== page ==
Well-written Buy-Sell Agreements (BSA’s) enable orderly share transfers upon the occurrence of certain events during the life of a business. Buy-Sell Agreements also prevent litigation that can quickly create a lose-lose situation for business owners. This article presents a list of 27 trigger events and common issues to be addressed in Buy-Sell Agreements. And, just for fun, each item on the list begins with “D”.
Buy-sell issues are unpleasant to think about; which is why owners often put off addressing them and why we call them Dismal D’s. However, it’s only good business to put a plan in place that protects company and shareholder interests when these events occur. And they will occur.
Buy-Sell Agreement Dismal D List
- Departure (quits or leaves)
- Disinterest (mentally but not physically leaves)
- Discharge (fired)
- Deadlock (major disagreement)
- Distress (within the business)
- Default (personal bankruptcy)
- Disqualification (licensing, regulatory, etc.)
- Disclose (confidentiality)
- Donation (donate or gift stock)
- Do not compete
- Dual entities (e.g. holding and operating)
- Drag-along rights
- Distribution policy
- Dividends and Distributions after a trigger
- Dispute resolution
- Death benefits (life insurance)
- Down payment and debt (buyout financing)
- Determination of value (fixed price, formula, or independent valuation)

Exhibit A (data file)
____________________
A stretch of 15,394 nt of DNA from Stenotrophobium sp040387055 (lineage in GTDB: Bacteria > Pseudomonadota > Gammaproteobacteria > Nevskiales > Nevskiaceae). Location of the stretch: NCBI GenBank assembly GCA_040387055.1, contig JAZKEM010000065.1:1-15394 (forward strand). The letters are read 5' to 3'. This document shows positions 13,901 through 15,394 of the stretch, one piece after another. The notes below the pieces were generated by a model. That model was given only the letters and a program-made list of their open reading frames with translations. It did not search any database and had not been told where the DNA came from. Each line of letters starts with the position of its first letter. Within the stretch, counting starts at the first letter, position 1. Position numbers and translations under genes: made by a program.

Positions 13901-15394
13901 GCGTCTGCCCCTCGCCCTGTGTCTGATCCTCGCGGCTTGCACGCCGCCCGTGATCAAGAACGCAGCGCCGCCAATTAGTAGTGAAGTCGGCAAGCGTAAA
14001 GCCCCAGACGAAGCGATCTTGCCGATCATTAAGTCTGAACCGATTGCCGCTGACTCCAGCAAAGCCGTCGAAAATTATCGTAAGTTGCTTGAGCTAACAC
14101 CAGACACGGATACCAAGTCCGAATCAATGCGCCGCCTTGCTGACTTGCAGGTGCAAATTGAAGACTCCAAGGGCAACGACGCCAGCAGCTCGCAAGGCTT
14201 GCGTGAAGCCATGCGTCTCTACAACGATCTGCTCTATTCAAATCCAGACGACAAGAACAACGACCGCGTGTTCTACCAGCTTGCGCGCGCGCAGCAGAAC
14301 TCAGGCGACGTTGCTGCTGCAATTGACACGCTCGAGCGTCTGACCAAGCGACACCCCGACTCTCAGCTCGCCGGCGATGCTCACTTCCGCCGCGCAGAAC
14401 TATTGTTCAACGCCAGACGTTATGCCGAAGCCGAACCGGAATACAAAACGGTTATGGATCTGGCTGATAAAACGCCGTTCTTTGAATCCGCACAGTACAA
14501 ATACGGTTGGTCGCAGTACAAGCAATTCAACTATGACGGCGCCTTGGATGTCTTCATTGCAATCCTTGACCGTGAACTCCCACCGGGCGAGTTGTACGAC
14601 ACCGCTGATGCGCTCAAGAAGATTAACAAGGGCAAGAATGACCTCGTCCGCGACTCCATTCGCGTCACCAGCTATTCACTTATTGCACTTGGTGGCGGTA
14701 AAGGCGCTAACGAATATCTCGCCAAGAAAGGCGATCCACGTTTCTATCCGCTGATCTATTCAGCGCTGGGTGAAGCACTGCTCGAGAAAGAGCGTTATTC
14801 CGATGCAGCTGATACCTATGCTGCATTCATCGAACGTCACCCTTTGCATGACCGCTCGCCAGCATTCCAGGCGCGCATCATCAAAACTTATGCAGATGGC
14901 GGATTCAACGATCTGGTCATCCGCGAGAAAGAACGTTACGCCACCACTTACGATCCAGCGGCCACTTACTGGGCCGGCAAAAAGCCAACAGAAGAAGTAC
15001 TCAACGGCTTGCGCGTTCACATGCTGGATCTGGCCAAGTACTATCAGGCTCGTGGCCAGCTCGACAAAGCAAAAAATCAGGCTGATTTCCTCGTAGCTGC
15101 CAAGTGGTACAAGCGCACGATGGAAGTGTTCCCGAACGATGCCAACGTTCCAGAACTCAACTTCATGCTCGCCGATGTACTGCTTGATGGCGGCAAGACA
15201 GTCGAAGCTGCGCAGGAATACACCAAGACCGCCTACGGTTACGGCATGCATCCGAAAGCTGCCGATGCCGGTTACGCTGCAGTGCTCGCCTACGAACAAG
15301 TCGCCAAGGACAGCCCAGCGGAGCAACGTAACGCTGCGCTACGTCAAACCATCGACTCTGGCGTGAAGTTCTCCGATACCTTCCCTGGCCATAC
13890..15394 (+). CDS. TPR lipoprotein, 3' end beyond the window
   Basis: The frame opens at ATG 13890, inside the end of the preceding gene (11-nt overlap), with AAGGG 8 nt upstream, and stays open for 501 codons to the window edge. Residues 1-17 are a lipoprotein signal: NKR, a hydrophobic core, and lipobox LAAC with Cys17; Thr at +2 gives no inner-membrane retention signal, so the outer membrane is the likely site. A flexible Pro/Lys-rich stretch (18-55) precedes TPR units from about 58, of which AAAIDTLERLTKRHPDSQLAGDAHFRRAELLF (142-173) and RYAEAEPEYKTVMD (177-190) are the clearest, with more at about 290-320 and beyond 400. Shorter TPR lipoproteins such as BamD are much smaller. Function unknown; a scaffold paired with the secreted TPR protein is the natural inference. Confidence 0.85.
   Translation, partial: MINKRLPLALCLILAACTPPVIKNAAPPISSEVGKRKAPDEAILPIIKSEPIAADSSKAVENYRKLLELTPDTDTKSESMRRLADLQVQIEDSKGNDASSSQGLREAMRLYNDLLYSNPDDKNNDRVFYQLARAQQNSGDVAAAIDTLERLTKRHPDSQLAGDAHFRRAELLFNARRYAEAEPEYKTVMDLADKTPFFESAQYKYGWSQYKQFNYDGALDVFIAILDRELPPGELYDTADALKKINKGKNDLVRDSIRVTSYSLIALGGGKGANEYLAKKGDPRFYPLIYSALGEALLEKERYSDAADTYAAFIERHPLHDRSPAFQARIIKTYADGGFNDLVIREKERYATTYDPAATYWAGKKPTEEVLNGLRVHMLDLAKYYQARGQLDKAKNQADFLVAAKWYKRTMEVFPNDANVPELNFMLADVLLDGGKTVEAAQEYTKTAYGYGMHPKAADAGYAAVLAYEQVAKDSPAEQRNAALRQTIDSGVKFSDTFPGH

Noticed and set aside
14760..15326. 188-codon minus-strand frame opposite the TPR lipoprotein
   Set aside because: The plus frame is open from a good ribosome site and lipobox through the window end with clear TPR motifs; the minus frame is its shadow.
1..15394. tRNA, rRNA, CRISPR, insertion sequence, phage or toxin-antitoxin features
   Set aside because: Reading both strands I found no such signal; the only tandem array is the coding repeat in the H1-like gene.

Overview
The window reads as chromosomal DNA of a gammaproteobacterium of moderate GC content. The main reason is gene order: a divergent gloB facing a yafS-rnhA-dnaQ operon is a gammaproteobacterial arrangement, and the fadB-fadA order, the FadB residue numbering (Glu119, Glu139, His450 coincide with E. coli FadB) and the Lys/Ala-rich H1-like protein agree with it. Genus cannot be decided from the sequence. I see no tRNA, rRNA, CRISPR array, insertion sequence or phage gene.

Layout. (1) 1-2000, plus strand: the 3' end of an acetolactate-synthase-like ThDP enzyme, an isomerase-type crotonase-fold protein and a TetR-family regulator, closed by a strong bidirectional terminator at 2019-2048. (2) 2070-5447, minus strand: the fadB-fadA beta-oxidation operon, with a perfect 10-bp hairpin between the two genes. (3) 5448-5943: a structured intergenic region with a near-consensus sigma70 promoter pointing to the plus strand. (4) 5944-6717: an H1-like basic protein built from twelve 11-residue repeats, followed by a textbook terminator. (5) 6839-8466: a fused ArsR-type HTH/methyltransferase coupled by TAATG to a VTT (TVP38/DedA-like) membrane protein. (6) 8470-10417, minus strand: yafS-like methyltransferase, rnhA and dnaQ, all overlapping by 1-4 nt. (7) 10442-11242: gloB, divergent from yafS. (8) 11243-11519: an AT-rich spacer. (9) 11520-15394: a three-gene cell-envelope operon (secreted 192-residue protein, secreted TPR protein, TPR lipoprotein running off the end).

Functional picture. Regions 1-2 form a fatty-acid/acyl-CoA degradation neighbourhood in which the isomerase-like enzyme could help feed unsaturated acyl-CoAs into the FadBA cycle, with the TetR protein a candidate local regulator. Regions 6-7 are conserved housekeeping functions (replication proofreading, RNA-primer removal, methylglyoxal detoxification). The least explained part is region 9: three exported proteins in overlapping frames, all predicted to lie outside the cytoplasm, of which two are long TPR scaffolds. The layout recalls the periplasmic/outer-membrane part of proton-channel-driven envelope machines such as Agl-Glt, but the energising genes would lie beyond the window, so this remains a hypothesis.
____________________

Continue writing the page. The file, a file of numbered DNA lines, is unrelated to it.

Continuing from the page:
- Defining elements of any valuation engagement
- Discounts (for minority interests)
- Different discounts (depending on trigger type)
- Dueling appraisers
Items #1-14 are common trigger events. Items #15-27 are common issues to be negotiated and addressed in the BSA. Items #22-27 are nearest and dearest to our hearts as business valuation experts. Arguably, valuation is the most important (and argued over) aspect of buy-sell transactions.
The above list is essentially a checklist for consideration by shareholders when creating or reevaluating a Buy-Sell Agreement. Owners should work with their partners, corporate attorney, CPA and business appraiser to understand and address all of these issues. “Daunting D List” may be a better description!
Not only is it critical to have a BSA (yes, many businesses don’t have one), but it’s also vital that the BSA be kept up to date. Owners come and go. Shareholders’ personal, family and financial circumstances change over time. Likewise, businesses are not static and economic and industry conditions, services offered, customers, management depth competition are in a constant state of flux – all key factors in business valuation.
Business valuation plays a central role in buy-sell transactions and buy-sell agreements. Contact one of Exit Strategies’ senior advisors with any questions or for a no obligation, no cost and confidential consultation.